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February 13, 2018

Kyla McKown/MCNPR


GLENPOOL, Okla. – Muscogee (Creek) citizen William Harjo was named 2018 Honored Elder Artist at the Greater Tulsa Indian Art Festival Premiere Night Feb. 9, 2018 in Glenpool, Okla.

Harjo, who has attended the Greater Tulsa Indian Art Festival the past seven years, said receiving this honor from the festival is a great feeling.

“They are showing appreciation for an elder, for a Creek elder, which makes me feel good,” Harjo said. “Being the Honored Elder Artist is a show of respect for what I do. For Indian arts and you know as being a native artist giving someone recognition like that is something that means a lot to me.”

For the past 25 years, Harjo has been traveling worldwide selling handmade flutes and presenting his music and pieces including six trips to Europe.

Harjo was working in Kansas City, Mo., as an alcohol and drug counselor until he experienced a heart attack.

After that he and his family made a trip to Houston, Tex., to visit their daughter and that’s when they met some Alabama Coushatta citizens and decided to relocate.

“We both had just had enough with Kansas City and wanted to move, we knew we had a relative tribe in Texas so we just moved here,” Harjo said.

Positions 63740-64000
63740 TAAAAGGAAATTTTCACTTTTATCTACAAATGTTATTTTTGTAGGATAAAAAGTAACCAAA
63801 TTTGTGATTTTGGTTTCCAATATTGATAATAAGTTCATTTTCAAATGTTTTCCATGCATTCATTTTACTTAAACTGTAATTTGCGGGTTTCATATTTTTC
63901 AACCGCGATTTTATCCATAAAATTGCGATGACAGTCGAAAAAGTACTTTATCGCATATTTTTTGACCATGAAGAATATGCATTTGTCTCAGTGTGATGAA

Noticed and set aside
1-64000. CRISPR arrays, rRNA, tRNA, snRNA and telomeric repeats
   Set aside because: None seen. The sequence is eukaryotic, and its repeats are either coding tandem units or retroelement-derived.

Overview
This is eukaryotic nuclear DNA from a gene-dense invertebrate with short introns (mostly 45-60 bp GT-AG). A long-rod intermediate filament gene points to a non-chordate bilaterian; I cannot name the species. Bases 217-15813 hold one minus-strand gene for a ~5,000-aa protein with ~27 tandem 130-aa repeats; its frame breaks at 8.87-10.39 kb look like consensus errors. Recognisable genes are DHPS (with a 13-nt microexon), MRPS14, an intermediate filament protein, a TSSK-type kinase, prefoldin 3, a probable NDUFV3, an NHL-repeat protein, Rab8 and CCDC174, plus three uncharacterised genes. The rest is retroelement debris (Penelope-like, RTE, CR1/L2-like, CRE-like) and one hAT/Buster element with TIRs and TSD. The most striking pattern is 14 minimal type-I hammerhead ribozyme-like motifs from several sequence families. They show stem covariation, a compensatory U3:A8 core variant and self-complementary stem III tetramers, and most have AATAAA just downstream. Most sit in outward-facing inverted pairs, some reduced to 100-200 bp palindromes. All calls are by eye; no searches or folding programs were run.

Harjo’s new home in Texas was close to a creek with plenty of river cane growing in it. That’s when he started bringing up the pieces and started making flutes.

While in Texas they continued to attend powwows as a family and that’s when a friend suggested he start bringing flutes to the powwows for extra gas money. Before he knew it, he was setting up booths displaying his flutes.

Harjo said after trial and error and many years of practice, he is now a one-man assembly line producing up to 20 flutes per week.

The production of a cedar flute through drying time and allowing the glue to set up is about 35 hours.

He also performs with his flutes through his own songs. Harjo said he does not read music but rather will make a sentence or two in Mvskoke or English and find a sound for each word and then begins to memorize the sentences.

Harjo plans to continue traveling and presenting his artwork at events such as the Greater Tulsa Indian Art Festival.

The nonprofit festival is the largest intertribal fine arts show in the Tulsa area and is a project of the National Indian Monument and Institute. The event presents art submissions from members of federally recognized tribes including jewelry, paintings, pottery, sculptures, photography and other culture crafts.

For more information on Harjo’s flutes, visit his Facebook page at